The Most Famous Lesbian Couple of the 20th Century Get Their Own Opera
By Brian Schaefer
With all due respect to the trailblazing same-sex spouses that initiated this current tidal wave of marriage, Gertrude Stein and Alice B. Toklas have you beat: They were living in a very public de facto marriage more than a century ago.
“I like to think that their relationship in Paris was a prototypical gay American marriage,” says Royce Vavrek, librettist of the new opera Twenty-Seven, which dramatizes that relationship. “They lived on their own terms, boldly and beautifully… There’s something magical and sacred about it.”
Twenty-Seven premieres this week at Opera Theatre of Saint Louis, composed by Ricky Ian Gordon and starring the renowned singers Stephanie Blythe and Elizabeth Futral as Stein and Toklas, respectively.
The title is a nod to 27 Rue de Fleurus, the address of Stein and Toklas’ home in Paris, not far from the Luxemburg Gardens, where they entertained luminaries of 20th century art and literature—among them Picasso, Hemingway, Fitzgerald, Matisse, and others who require no first name.
Woody Allen captured the chaotic elegance and imaginative spirit of that scene in his film Midnight in Paris, where Kathy Bates brought Stein to life as a no-nonsense impresario with a devoted following. As insular and difficult to penetrate as the salon was, the artistic and literary innovations it spawned shook the world.
“I’ve always been charmed and enchanted by their relationship, the idea of the salon, of living in a time when that many new things were happening that shaped a century,” Gordon says, explaining his decision to create an opera about that world and the couple at its center. “It felt colorful and right.
Blythe immediately took to the idea. It certainly beat an earlier, quickly dismissed, proposal for an opera about serial killer Belle Gunness (after some preliminary research, Blythe remarks: “This woman does not deserve to be remembered”). Once the theme was settled, it became a race to the stage.
Both Gordon and Vavrek recount, with a dose of justified awe, how the project fell into place in just over a year. Vavrek, for his part, turned around the libretto in about six weeks—which is a good 11 months short of a normal commission. But he said the sprint proved to be a blessing.
“It gave me the opportunity to really burrow [into the material] and just live and breathe Gertrude and Alice,” he explains. “There was urgency but it gave me an opportunity for openness and honesty. I didn’t have time to filter myself in any way.”
While Stein is celebrated as the “eye in an artistic storm,” as Vavrek puts it—for her prescient and important art collection, her insightful mentorship, and her own literary innovations and output—she is not without shadows, particularly around her and Toklas’s cooperation with the Vichy government, which collaborated with the Nazis. Gordon made clear that he wanted even the question marks to remain.
“I didn’t want to whitewash her,” Gordon says. “I didn’t want to deny the speculation of how she stayed safe as a lesbian and a Jew in France during World War II.” The result is a nuanced work that paints a portrait of a real woman living in a complicated era—quite different from the bustling mythological artistic guardian in Woody Allen’s whimsical world.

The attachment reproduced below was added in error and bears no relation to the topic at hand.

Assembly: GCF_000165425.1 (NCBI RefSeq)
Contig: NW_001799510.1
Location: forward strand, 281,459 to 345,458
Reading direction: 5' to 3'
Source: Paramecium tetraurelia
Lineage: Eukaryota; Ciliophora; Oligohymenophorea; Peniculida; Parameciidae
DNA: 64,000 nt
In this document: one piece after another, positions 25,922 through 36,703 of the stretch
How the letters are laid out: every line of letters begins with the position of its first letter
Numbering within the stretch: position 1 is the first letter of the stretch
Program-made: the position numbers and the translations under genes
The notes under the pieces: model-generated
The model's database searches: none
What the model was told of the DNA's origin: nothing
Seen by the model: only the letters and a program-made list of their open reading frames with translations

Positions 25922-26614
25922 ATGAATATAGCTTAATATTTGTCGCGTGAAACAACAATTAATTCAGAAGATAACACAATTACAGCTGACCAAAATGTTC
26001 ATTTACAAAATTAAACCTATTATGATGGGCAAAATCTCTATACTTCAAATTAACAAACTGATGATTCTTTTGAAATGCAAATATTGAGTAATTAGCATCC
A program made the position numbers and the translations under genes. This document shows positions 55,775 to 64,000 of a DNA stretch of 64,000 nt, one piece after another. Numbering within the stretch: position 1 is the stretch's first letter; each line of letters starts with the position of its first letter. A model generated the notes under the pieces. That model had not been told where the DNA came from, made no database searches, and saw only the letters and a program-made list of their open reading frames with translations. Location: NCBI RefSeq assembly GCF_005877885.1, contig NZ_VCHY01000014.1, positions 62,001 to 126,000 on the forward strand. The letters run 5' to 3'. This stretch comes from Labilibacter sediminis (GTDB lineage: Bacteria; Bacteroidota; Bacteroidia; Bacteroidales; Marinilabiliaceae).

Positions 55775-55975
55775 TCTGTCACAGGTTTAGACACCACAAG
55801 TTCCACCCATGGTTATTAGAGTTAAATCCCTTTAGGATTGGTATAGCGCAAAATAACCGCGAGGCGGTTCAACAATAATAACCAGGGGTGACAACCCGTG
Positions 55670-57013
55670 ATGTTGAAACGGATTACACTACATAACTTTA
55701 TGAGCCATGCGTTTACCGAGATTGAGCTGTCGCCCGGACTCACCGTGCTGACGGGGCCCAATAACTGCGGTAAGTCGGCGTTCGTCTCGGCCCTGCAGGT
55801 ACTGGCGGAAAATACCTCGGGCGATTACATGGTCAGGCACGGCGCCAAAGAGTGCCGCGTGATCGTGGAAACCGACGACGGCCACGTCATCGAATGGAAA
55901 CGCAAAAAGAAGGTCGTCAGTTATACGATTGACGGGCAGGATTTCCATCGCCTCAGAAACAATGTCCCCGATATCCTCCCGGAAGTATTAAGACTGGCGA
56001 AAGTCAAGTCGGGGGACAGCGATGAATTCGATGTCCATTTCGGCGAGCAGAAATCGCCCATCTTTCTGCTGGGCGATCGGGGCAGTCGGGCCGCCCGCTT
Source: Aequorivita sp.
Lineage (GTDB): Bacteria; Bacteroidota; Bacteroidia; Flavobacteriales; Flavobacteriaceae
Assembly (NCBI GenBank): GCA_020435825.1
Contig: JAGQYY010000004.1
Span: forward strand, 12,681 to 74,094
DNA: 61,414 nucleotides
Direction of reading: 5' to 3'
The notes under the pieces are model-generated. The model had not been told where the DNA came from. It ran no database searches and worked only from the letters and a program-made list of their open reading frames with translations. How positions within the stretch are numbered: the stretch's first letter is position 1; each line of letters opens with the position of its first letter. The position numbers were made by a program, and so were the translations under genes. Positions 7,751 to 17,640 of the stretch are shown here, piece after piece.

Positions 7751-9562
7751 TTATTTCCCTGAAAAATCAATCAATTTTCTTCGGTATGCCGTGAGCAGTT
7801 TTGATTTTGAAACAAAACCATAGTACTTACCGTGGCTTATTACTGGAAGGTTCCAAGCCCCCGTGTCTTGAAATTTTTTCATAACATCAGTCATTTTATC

Elizabeth Futral as Alice B. Toklas and Stephanie Blythe as Gertrude Stein | Photo by Ken Howard for Opera Theatre of St. Louis
Though opera has long had a loyal gay following, rarely does the LGBT community see itself represented in characters on the opera stage. Perhaps surprisingly, Opera Theatre of St. Louis is playing a major role in filling that void: Last year, the company premiered Champion, about African-American boxer Emile Griffith, who achieved notoriety when he killed an opponent in the ring in 1962 and struggled with his sexuality all his life until he died last year.
That this company is premiering yet another opera centering on LGBT characters a year later is a complete coincidence, said company director James Robinson, who also directed the production of Twenty-Seven.
“We joke that this was part of our radical agenda,” Robinson says with a laugh. But the reality, he explained, is that the lives of Griffith and now Stein and Toklas are just compelling stories. “An honest depiction of a relationship and love and a harrowing journey in someone’s life – that’s all you need, that’s drama.”
Robinson reports that St. Louis audiences fully embraced Champion—it was one of their biggest sellers in recent years and didn’t garner a single complaint, except that the run was too short. Buzz on the arrival of Twenty-Seven has been similarly non-controversial.
“It’s fantastic that right here in the middle of the country we’re doing these things and people are just fine with it,” he admits. In fact, audiences are expanding. New operas that speak to contemporary issues, Robinson said, tend to attract those who otherwise wouldn’t consider showing up for La Traviata or a Ring cycle.
“A friend of mine said all of his lesbian friends are coming to see Twenty-Seven,” Robinson says, pointing out that this includes a number of first-time operagoers. So it seems that, even now, Gertrude Stein and Alice B. Toklas have a knack for shaping the cultural agenda and bringing people into their home.
Twenty-Seven premieres June 14 and continues through June 29. For more information and tickets, visit Opera Theatre of St. Louis.